I’ll also be sharing experiences on two other projects I’m currently putting together: Untold Stories, a multi-collaborative graphic novel that will give voice to “The lives that dare not speak their names” and addresses issues of censorship and persecution around the world. This is planned for 2016 and will follow the format of Dawn of the Unread but this time will combine philosophical arguments with direct calls to action.

mem theatre

The DH Lawrence Memory Theatre is pencilled in for some time in 2017. DHL embarked on a journey of self-discovery known as his ‘savage pilgrimage’ which took him across the globe. Accompanying him on his journey was a travel-trunk which had various compartments and drawers. Paul Fillingham and I are hoping to retrace this Savage Pilgrimage, explore Lawrence’s significance as a writer, and develop his personalised travel-trunk as a ‘Cabinet of Curiosity’ or Memory Theatre.

Memory Theatres were filled with rare and expensive artefacts and once used by the aristocracy to convey cultural capital and status. Our Memory Theatre will journey in both physical and digital form. It will be a beautifully crafted work of art in its own right, to be explored and admired, stopping off at key locations. The drawers will contain real objects including; documents, poetry, paintings and essays, produced by a variety of creative practitioners. Some drawers will house interactive touch-screens, offering a glimpse into the digital heart of the Memory Theatre.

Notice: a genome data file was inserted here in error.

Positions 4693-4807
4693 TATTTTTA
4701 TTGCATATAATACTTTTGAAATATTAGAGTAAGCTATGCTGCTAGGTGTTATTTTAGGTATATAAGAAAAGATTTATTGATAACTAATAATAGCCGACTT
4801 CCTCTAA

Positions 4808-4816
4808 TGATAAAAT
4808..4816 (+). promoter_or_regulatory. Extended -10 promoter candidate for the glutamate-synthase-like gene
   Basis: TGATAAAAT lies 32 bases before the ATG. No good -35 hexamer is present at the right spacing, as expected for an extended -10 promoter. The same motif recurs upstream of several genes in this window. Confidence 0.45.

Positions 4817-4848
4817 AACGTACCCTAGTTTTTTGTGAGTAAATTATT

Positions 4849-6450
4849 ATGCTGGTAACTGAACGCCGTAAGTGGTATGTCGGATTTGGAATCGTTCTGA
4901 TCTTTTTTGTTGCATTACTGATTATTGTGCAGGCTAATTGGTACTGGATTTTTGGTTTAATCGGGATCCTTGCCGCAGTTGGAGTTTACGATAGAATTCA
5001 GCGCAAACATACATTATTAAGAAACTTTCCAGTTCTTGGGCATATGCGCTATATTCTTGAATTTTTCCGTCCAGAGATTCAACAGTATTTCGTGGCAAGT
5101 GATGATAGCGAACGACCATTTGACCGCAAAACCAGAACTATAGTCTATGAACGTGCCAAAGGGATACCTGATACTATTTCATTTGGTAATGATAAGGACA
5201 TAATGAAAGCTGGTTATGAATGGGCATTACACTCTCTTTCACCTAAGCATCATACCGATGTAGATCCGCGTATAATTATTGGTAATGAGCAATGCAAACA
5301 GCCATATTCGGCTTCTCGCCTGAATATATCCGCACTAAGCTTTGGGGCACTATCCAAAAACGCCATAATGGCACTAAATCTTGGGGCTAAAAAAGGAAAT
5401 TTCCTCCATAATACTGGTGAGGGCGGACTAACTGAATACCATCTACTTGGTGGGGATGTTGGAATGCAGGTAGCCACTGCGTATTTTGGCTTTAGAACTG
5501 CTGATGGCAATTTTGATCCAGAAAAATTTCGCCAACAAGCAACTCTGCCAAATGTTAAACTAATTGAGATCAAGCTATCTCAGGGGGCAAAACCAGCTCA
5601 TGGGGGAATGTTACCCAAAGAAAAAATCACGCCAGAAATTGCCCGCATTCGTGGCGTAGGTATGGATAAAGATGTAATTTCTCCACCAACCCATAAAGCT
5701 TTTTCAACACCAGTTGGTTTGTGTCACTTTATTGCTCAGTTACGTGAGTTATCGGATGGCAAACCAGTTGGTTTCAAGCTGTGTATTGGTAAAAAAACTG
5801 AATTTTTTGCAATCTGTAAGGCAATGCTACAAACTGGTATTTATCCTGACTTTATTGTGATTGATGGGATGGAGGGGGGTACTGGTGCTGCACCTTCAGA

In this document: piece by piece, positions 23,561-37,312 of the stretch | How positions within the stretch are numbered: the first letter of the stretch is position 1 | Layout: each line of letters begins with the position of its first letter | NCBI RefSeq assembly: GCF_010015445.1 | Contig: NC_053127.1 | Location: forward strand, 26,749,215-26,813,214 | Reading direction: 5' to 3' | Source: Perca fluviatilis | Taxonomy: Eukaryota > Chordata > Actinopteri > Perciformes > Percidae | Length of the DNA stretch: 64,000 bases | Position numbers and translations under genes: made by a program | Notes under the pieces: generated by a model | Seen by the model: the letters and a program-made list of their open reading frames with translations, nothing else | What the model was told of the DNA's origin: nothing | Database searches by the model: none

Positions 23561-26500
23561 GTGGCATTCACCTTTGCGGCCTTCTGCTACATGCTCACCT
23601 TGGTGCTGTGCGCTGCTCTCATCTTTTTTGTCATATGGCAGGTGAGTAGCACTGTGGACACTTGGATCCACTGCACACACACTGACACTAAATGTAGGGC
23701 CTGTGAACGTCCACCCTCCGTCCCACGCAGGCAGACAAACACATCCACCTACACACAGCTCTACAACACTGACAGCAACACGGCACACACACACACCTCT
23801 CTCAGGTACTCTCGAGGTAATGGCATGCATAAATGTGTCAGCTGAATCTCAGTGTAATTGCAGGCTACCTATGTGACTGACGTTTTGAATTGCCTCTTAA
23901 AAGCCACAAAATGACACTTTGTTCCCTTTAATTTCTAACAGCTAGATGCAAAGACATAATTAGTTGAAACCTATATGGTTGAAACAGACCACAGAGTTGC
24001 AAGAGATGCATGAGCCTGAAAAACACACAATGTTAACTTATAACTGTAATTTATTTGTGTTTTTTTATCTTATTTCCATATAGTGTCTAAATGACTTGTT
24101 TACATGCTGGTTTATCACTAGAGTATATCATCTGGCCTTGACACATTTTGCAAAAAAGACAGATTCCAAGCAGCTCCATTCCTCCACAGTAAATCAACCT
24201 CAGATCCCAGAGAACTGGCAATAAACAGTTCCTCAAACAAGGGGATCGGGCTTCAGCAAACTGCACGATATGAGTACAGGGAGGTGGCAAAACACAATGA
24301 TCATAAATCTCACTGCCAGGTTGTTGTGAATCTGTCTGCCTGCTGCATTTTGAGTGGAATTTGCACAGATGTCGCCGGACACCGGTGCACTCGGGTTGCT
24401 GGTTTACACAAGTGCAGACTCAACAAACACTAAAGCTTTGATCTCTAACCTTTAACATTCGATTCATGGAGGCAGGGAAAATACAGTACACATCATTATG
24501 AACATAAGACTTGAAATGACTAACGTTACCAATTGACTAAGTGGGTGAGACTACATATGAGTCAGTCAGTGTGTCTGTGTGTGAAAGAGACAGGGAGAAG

The digital component will be available as a web-service across various media platforms. Users will virtually ‘open’ drawers with content geared towards the capture and sharing the users’ experience. As the Memory Theatre travels in physical and digital form, its aesthetic and emotional value will grow, accumulating its own savage history and provenance.

The 'dots' contained within the side panel in this image are the 'code', enabling the artist to then create an image around them to 'hide' the code.

The 4 ‘dots’ contained within the side panel in this image are the ‘code’, enabling the artist to then create an image around them to ‘hide’ the code.

We may very well use aestheticodes (QR Codes with a lot of slap) as a means of recording the journey. If you want to learn more about what these are then catch the talk before mine (10.30 – 12.30) at the Writers’ Studio.

The aim of the talk is give an insight into issues involved in putting together a digital storytelling project: audience, partnerships, funding, narrative, platforms, creative ‘production line’. It will be followed by a Q&A and the opportunity for other artists to discuss their own ideas for digital projects.

Digital Storytelling: When, why, how? Nottingham Writers’ Studio 1-2 pm, 14th November.

To register for this event please follow this link.